The first time Jen Catto saw the brownstone that would become her home in Brooklyn’s Crown Heights historic district, the “back garden” consisted of 6-foot-high weeds surrounded by a prison yard chain link fence. Then while the house was being renovated, the contractor stored construction debris there. Two years later? The house looked great; it was time to fix up the yard–with a little help from friends.
“During the renovation, we crowd sourced a lot of information from friends,” says Catto. “So when it came to the garden, the first thing I did was look for a sounding board. We have a really good friend who is a landscape architect in Boulder, and she gave me lots of ideas.”
Landscape architect Mimi Mather, a principal at Root House Studio, contributed more than ideas. She offered to fly out to help in the yard. Says Catto: “We decided to throw a planting party.”
Brunch would be involved, of course.
Photographs by Nicole Franzen.
But first Catto had to prep the garden. “It took about four weekends to get it ready,” she says. “I filled seven huge industrial garbage bags with concrete and glass.”
Beneath the rubble, the backyard had existing soil to a depth of about six inches, which meant Catto needed to add about three more cubic yards to the planting beds.
Also: “We have a huge hundred-year-old-plus ginkgo tree that had lost limbs during Hurricane Sandy, and we had to clean up the branches,” Catto says.
How do you get rid of so much debris when you live in a city? Do you just haul it to the curb?
“I called 3-1-1 and they were super helpful,” says Catto. “They do gingko pickup.”
Above: Getting the three cubic yards of topsoil delivered was a little trickier. “No one I called would do anything but drop it on the sidewalk, then I would have had to bring it all the way to the back in pails,” says Catto. “When am I going to have time to do that?”
Her luck changed after Catto went to a little local nursery four blocks from her house. “The owner helped me figure out how much I needed–one third of the mix was compost and the other two-thirds top soil–and then he delivered it in bags and carried it to the backyard for me.”
Above: The next major undertaking: the party menu. The planting party was planned for a Saturday morning in early April.
“I made a spring breakfast, including a wild mushroom flan with mushrooms we’d brought back from France and had been saving for a special occasion,” says Catto.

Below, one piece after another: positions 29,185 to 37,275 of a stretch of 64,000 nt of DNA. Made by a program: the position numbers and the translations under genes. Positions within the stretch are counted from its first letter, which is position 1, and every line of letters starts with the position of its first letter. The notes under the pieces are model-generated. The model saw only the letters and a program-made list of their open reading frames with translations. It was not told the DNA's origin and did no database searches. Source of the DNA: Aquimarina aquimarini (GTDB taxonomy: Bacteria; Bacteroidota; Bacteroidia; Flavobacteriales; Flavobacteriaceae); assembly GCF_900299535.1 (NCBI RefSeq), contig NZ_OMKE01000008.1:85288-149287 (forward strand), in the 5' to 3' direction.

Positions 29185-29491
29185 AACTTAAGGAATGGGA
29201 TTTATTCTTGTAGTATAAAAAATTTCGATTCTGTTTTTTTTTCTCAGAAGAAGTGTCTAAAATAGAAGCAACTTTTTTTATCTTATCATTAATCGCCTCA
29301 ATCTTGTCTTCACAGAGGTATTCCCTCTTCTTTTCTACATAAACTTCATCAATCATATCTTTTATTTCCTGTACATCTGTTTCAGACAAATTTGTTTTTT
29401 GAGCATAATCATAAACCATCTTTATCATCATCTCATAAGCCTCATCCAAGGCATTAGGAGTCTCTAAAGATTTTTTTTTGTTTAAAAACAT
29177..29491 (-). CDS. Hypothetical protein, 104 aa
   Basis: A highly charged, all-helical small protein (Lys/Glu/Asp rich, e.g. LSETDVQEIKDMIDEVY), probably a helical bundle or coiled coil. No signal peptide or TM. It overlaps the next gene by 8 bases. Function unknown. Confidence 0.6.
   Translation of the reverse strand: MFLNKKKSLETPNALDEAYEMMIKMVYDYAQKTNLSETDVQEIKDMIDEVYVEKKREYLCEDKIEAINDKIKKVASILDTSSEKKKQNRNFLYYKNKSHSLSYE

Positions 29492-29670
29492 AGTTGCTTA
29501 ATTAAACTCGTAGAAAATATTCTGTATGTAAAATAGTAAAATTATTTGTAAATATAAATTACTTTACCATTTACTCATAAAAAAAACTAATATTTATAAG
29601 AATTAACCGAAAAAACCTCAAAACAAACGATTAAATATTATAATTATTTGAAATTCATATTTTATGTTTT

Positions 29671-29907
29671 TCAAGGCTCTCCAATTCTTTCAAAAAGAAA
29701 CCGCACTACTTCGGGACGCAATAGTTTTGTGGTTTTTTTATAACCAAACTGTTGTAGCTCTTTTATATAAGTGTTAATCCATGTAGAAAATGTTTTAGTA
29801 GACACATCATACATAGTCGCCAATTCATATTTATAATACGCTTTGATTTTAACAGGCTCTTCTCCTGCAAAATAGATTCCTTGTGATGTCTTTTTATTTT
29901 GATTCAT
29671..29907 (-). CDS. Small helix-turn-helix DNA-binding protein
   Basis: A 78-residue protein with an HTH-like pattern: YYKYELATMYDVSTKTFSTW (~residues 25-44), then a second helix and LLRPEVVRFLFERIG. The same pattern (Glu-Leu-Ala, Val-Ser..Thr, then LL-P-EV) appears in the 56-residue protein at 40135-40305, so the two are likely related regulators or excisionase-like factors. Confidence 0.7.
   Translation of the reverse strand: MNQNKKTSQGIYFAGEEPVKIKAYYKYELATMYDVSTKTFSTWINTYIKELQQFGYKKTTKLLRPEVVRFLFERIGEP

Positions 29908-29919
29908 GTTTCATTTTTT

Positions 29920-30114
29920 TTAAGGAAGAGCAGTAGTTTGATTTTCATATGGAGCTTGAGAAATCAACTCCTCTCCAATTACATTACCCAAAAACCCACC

Above: The blood orange-chipotle Sticky Buns came from SCRATCHbread Bakery in Brooklyn.
Before the party, Jen designed how she wanted to lay out the garden. Behind her house is a spiral staircase that connects the second-floor kitchen to a bluestone patio. The backyard is paved with french gravel, and three garden beds are laid out in a U shape along the perimeter.
“I wanted a palette of really deep aubergine colored purples–almost black–dusty pale rose, and chartreuse,” says Catto. “I used Keynote on my laptop to lay out all the plants, and at the party we all debated where things should go. It was crowd sourced.”
Catto bought 60 plants, including hellebores, ostrich ferns, Japanese painted ferns, black hollyhocks, astilbes, Camelot hollyhocks, and a Meyer lemon tree in a pot (so it can come indoors in the winter).
“I didn’t put anything edible back there because I was worried about lead and other things in the soil,” says Catto. “The house was a boarding house over the past twenty years before we bought it, and who knows what was back there? I found bones. I thought, ‘I hope this was a dog.’ ”
Above: The day of the party was sunny and warm: 52 degrees. Because it was early spring, the plants’ roots were wrapped in straw to protect them against a spring freeze.
“While the breakfast flan was in the oven, Mimi gave a tutorial to everyone about how to plant: take it out of the pot, loosen the roots,” says Catto.
When purchasing plants, “I wanted to be economical, so I bought plants based on how the garden would look when it was all grown in,” says Catto. “I was disappointed when the plants showed up because in my head this was going to be a tumbling English garden.”
Above: But then Mather reminded her that in a couple of years, after the garden grows in, it will be so lush “it probably will need to be thinned out,” says Catto.
Above: The flower-topped fruit and nut press on the cheeseboard is from Grace & I.
Catto’s favorite breakfast flan recipe “is one I tweak seasonally, based on the best most foolproof recipe,” she says. The original recipe is a Canadian Bacon and Cheddar Cheese Flan recipe from Food and Wine. “This time I used a base of wild trumpet mushrooms, thyme, and shallots.”
Above: “I have a whole fall bulb planting plan mapped out on my laptop in Keynote,” says Catto. ” I might have another party.”
For more spring gardens, see A Secret Garden: Spring Comes to Connecticut.